Giving your children the opportunity to attend summer camp can be an important growth experience for them. Whether you select sports camp, science camp, church camp, or some other form of summer camp, it's always valuable for you to assess the degree of balance that your children will get. It's ideal when children can be exposed to different things, especially when they're on the younger side. Before you complete the enrollment process, here are some balance-related issues to inform yourself about:
Balance Of Activities
While there's merit to a summer camp that focuses exclusively on a certain topic, you'll often find that children get more enjoyment out of camp experiences that are more varied. For example, even a science camp should include some form of sports or physical activities, while a sports camp may not have science on the agenda, but it can offer some time in which children get to complete some craft projects, even if they're sports themed. Some summer camps do a better job than others when offering a daily itinerary that has a unique balance of activities, and you'll ideally be able to enroll your children in a camp that fits these criteria.
Balance Between Group And Solo Activities
Children often go to summer camp to spend time with old friends and make new friends, but you also want your child to use this experience as an opportunity to experience personal growth. Children can grow through group and solo activities. Growth during the former is especially true if the campers get a chance to be leaders and followers during different activities. As you peruse any given camp's sample daily itinerary, be sure to assess whether there's a satisfying blend of group and singular activities for your children to enjoy.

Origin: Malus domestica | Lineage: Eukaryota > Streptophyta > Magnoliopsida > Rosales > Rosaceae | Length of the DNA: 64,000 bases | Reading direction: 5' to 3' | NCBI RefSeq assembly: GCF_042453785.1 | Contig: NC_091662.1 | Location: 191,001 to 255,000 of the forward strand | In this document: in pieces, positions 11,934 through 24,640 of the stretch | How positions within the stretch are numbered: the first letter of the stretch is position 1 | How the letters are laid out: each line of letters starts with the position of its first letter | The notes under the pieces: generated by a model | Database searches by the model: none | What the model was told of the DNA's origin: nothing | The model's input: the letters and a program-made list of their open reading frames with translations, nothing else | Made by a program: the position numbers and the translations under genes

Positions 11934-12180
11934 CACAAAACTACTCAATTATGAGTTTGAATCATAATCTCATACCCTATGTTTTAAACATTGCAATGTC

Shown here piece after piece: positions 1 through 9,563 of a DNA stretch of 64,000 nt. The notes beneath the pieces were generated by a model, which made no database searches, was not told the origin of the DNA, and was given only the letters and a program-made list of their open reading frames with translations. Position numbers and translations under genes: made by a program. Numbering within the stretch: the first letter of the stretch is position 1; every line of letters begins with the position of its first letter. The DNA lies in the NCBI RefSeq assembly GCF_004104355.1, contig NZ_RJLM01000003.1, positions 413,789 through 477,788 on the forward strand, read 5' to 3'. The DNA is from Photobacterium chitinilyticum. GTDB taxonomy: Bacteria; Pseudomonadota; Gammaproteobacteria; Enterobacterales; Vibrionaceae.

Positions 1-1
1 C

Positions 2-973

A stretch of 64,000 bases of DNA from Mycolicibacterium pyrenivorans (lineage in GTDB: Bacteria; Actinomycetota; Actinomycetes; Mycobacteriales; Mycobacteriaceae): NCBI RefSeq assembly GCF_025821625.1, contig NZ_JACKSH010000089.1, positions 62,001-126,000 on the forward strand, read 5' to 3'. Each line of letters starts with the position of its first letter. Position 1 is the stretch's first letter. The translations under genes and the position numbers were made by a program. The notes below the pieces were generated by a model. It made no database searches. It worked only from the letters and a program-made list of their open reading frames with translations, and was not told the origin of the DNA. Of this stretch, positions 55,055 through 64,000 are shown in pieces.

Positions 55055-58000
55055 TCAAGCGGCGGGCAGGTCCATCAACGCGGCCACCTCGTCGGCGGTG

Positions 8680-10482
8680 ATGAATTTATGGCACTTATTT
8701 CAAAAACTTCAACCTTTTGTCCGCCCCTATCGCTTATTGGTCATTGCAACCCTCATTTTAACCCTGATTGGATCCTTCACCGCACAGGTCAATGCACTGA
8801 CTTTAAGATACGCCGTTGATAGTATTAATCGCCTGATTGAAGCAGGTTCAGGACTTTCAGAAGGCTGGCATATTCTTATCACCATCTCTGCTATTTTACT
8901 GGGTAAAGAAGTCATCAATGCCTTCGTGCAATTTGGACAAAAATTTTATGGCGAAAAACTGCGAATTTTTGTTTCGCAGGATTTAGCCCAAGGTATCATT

Balance Between Friends
If your children go into summer camp knowing a few other campers, it's probable that they'll congregate together. Doing so is fine, but it also means that your children won't be getting enough of an opportunity to make new friends, which is a big perk of attending summer camp. Check with the camp administrators, if necessary, to determine the degree to which there's a balance between choosing your own playmates and being put into groups. You want your children to enjoy the camping experience with their friends, but you also want them to make new friends — and that may mean having the camp counselors put campers into different groups to change things up once in a while.
Contact a company like Corbin's Crusaders Sports Club for more information and assistance.